INTRODUCTION AND OBJECTIVES: mpMRI enables a new way to stratify prostate cancer patients through visualisation of a target to biopsy. However, prostate cancer is heterogeneous, even within the same focus. We aimed to determine deploying the needle to the centre of a mpMRI lesion would reflect the true risk of that lesion. Our study involved a unique cohort of men in whom a pre-biopsy mpMRI was carried out prior to Transperineal Prostate Mapping biopsies taken every 5mm within the PROMIS trial. METHODS: 94 patients included in this analysis comprised the pilot phase of the Prostate MRI Imaging Study (NCT01292291) investigating accuracy of mpMRI against standard of care with 3D 5mm TPMbiopsies as the reference test. All patients were biopsy-naive with a PSA below 15ng/ml, referred for suspicion of prostate cancer. Prior to biopsy, all patient underwent 1.5T mpMRI with standardized protocol (T2W, DWI , DCE) which were reported on a Likert scale, blinded to subsequent histology results. Patients then underwent TPM-biopsies blinded to the mpMRI findings so that the whole prostate was sampled every 5mm. Cores were separately labelled and oriented in space. A 3D digital map of the gland was reconstructed from the TPM-biopsies using in-house software. Prostates and mpMRI lesions were contoured (blind to pathology results), registered to the digital map by aligning gland boundaries. We identified the MRI lesion centroid and the locations of biopsy cores containing the maximum Gleason score of the lesion. We considered two cores in particular. First, the one closest to the centroid and second, the one with the longest maximum cancer core length. We computed the distance from these two cores to the centroid of the MRI lesion. RESULTS: 41 patients (median PSA 6.5ng/ml, median age 62) were found to harbour cancer at TPM-biopsies in this cohort, leading to 75 MRI lesions correlated with cancer. From the centroid, the mean distance to closest maximum Gleason core was 7.8mm (+/-6.6), and to core with the maximum cancer length was 13.8mm (+/-8.3). CONCLUSIONS: The histological tissue that harbours the highest Gleason score within a prostate cancer lesion seen on mpMRI is not consistently located near the centre. MRI-lesion-based targeting should include sampling the entire lesion with a number of cores. (Figure presented).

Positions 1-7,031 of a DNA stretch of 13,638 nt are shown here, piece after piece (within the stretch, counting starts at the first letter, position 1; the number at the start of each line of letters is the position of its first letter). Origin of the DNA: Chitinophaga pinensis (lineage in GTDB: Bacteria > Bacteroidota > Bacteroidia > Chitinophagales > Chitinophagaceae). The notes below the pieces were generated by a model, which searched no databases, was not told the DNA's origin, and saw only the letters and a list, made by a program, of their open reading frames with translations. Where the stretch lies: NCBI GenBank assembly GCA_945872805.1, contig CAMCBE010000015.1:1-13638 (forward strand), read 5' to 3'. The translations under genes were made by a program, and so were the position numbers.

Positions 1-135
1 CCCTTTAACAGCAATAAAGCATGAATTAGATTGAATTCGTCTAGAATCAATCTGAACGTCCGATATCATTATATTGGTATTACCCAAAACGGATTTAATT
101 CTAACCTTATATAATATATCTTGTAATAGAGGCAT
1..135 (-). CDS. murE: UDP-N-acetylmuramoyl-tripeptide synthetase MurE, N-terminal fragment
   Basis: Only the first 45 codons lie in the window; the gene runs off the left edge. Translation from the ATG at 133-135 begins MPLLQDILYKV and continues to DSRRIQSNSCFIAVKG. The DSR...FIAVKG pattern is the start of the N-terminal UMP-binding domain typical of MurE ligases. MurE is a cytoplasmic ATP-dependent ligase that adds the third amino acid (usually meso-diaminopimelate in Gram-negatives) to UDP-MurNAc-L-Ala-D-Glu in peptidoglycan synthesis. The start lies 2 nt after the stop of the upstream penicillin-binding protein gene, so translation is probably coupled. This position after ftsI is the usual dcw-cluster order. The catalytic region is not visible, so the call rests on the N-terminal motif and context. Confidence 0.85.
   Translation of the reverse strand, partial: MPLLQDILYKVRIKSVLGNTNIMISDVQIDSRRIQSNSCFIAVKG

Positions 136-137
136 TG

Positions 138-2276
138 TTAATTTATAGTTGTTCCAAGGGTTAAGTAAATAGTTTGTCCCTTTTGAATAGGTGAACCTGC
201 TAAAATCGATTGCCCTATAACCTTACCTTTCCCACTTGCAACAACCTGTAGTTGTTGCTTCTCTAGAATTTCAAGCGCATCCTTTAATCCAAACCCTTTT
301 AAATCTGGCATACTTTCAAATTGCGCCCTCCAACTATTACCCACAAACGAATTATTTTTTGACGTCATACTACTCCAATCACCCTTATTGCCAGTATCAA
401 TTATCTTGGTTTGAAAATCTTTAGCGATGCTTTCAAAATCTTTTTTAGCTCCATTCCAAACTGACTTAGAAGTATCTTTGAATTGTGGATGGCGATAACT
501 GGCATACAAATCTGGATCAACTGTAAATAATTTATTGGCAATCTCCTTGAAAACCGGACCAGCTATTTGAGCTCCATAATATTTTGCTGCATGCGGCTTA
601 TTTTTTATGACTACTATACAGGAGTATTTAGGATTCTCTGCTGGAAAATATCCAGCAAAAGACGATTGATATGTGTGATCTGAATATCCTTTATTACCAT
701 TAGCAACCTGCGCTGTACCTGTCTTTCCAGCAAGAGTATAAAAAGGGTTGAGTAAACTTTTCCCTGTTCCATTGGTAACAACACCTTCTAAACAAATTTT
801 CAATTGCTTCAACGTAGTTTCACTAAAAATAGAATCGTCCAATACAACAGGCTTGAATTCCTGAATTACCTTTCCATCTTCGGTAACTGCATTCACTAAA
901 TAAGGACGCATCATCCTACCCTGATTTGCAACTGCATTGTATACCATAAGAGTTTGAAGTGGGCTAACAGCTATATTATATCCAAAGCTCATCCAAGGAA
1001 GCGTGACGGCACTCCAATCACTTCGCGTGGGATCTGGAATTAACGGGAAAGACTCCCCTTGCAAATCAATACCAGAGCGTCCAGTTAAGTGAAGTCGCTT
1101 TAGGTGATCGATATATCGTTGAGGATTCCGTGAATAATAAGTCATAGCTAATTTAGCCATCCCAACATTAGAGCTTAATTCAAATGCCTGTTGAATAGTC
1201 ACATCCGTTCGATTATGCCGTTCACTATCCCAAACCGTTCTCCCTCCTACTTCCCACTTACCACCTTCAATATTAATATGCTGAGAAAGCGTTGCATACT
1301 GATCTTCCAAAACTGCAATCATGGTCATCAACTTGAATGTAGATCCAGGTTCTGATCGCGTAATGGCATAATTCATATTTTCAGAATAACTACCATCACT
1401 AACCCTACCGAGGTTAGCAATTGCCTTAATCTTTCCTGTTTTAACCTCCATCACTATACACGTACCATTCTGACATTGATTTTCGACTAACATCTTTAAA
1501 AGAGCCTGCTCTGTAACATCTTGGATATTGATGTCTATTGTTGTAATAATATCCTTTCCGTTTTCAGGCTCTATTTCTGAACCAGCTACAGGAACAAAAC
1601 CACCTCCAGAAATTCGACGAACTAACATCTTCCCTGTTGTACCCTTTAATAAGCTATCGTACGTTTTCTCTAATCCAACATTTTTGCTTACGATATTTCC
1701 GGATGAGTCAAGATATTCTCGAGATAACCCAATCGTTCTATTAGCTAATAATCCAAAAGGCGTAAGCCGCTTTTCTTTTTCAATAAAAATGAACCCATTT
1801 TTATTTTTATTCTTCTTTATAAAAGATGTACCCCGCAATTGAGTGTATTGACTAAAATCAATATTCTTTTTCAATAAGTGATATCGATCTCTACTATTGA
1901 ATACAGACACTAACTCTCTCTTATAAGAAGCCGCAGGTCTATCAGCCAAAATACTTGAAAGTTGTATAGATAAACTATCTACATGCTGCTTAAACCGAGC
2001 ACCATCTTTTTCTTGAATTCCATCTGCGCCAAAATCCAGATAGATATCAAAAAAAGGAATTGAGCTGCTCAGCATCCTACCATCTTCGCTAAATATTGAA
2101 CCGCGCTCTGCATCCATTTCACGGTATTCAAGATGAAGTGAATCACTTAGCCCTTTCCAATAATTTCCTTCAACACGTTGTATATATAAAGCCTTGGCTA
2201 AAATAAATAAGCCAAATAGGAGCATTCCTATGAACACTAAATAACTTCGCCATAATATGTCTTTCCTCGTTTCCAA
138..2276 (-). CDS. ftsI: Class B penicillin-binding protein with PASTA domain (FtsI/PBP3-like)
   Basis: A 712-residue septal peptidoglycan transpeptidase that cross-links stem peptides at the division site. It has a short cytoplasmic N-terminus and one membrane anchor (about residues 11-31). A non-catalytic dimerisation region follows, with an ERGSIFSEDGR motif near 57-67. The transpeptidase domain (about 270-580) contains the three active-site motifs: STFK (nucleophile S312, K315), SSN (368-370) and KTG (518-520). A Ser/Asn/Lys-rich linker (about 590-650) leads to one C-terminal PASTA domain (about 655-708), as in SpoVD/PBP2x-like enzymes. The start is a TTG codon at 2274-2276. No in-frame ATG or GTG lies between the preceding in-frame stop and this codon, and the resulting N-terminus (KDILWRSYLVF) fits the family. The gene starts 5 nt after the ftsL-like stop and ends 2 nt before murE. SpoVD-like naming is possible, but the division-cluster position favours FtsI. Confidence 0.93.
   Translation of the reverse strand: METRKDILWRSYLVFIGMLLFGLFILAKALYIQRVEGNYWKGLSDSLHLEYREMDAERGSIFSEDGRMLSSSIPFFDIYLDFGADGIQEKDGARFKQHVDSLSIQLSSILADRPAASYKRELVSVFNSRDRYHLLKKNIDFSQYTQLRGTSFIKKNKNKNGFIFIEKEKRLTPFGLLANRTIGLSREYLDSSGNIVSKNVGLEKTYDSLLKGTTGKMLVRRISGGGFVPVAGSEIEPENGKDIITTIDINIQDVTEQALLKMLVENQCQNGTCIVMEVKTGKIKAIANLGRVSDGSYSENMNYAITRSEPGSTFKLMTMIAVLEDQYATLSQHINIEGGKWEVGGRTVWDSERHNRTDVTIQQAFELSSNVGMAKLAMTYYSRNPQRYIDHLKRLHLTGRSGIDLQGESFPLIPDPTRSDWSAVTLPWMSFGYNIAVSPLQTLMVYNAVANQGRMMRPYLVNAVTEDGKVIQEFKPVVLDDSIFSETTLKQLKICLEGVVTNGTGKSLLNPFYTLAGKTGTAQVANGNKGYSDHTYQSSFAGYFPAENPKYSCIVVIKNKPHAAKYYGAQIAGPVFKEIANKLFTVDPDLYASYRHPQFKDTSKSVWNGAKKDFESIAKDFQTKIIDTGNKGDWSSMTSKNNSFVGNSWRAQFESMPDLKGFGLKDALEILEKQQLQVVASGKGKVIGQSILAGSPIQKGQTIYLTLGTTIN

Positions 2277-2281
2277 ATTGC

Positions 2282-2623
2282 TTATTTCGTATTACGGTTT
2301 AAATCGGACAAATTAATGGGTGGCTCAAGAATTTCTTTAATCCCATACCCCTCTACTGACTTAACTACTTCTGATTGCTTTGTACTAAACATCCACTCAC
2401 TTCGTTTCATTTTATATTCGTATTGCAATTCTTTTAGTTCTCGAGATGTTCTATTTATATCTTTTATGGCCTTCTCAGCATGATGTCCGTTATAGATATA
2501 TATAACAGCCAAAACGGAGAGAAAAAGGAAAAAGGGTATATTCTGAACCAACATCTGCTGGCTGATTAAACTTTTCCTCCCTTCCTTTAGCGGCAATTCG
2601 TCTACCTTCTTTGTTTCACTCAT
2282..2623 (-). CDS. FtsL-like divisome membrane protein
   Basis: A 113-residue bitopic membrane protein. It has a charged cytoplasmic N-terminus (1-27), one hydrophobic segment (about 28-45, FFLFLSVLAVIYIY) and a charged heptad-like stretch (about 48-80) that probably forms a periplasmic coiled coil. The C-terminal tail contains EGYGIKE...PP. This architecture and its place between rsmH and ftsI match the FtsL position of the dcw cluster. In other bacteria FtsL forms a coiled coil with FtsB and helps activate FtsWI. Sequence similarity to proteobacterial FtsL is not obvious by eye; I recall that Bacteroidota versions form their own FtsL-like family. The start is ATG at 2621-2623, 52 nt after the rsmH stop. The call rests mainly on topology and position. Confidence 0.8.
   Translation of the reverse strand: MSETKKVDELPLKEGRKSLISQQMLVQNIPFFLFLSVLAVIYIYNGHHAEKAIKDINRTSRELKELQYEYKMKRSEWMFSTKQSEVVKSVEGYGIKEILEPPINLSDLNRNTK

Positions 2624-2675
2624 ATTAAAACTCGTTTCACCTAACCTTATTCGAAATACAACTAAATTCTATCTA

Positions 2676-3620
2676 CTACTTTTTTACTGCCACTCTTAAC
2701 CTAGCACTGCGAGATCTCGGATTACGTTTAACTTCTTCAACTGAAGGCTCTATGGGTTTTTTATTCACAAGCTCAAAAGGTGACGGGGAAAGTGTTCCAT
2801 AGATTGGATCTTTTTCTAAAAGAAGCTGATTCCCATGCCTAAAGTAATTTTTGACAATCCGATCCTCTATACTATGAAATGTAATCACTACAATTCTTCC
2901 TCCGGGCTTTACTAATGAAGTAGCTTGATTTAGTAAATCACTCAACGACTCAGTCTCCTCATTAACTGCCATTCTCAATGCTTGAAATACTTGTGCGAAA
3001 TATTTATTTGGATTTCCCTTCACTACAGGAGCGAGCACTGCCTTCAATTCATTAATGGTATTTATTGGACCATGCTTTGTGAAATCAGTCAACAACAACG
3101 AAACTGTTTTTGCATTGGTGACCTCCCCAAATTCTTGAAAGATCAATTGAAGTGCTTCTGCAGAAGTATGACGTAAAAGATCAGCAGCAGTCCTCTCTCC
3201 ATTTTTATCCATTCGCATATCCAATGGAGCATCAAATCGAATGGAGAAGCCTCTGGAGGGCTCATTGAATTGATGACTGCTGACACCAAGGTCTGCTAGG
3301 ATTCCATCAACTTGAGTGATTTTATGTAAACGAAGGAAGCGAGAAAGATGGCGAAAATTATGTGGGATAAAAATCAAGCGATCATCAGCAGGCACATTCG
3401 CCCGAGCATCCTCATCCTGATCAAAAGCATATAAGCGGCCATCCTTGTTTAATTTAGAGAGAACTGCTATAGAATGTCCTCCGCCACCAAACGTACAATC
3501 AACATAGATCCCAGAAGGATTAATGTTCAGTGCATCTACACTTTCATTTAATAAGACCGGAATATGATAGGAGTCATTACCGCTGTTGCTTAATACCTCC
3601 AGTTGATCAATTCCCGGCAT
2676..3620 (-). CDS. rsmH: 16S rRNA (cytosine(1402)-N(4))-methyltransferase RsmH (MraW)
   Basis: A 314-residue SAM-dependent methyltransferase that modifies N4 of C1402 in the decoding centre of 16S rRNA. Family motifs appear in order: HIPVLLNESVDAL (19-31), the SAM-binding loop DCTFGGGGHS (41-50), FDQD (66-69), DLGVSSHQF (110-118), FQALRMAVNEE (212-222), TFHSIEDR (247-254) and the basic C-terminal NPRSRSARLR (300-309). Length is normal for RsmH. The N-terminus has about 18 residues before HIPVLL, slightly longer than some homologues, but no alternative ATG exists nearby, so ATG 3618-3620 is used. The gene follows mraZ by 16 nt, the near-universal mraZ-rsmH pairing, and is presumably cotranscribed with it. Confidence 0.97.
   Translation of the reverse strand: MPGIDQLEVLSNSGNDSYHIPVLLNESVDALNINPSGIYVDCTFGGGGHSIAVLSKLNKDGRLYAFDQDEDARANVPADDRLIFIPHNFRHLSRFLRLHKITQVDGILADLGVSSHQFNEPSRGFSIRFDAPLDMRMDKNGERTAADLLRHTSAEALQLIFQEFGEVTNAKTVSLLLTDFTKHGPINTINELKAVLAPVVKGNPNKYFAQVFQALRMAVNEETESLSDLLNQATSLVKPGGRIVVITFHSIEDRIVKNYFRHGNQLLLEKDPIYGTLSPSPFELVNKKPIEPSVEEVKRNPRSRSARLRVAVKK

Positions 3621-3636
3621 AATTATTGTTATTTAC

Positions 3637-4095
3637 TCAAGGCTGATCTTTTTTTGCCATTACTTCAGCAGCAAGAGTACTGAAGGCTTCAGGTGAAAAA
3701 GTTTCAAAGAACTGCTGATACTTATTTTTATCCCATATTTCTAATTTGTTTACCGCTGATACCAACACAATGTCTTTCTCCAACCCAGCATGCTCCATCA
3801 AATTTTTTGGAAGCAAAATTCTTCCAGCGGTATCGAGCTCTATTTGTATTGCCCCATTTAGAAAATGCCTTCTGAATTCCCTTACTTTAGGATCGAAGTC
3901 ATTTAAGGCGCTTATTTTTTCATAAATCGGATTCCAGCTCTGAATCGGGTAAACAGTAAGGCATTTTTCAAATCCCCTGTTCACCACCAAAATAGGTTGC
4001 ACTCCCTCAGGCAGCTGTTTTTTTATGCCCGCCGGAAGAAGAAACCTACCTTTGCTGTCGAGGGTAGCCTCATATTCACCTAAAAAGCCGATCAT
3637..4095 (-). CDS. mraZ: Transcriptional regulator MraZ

Orczyk, C., Hu, Y. P., Gibson, E., El-Shater Bosaily, A., Kirkham, A., Punwani, S., … Ahmed, H. U. (2017). MP38-07 SHOULD WE AIM FOR THE CENTRE OF AN MRI PROSTATE LESION? CORRELATION BETWEEN MPMRI AND 3-DIMENSIONAL 5MM TRANSPERINEAL PROSTATE MAPPING BIOPSIES FROM THE PROMIS TRIAL. Journal of Urology, 197(4S). https://doi.org/10.1016/j.juro.2017.02.1160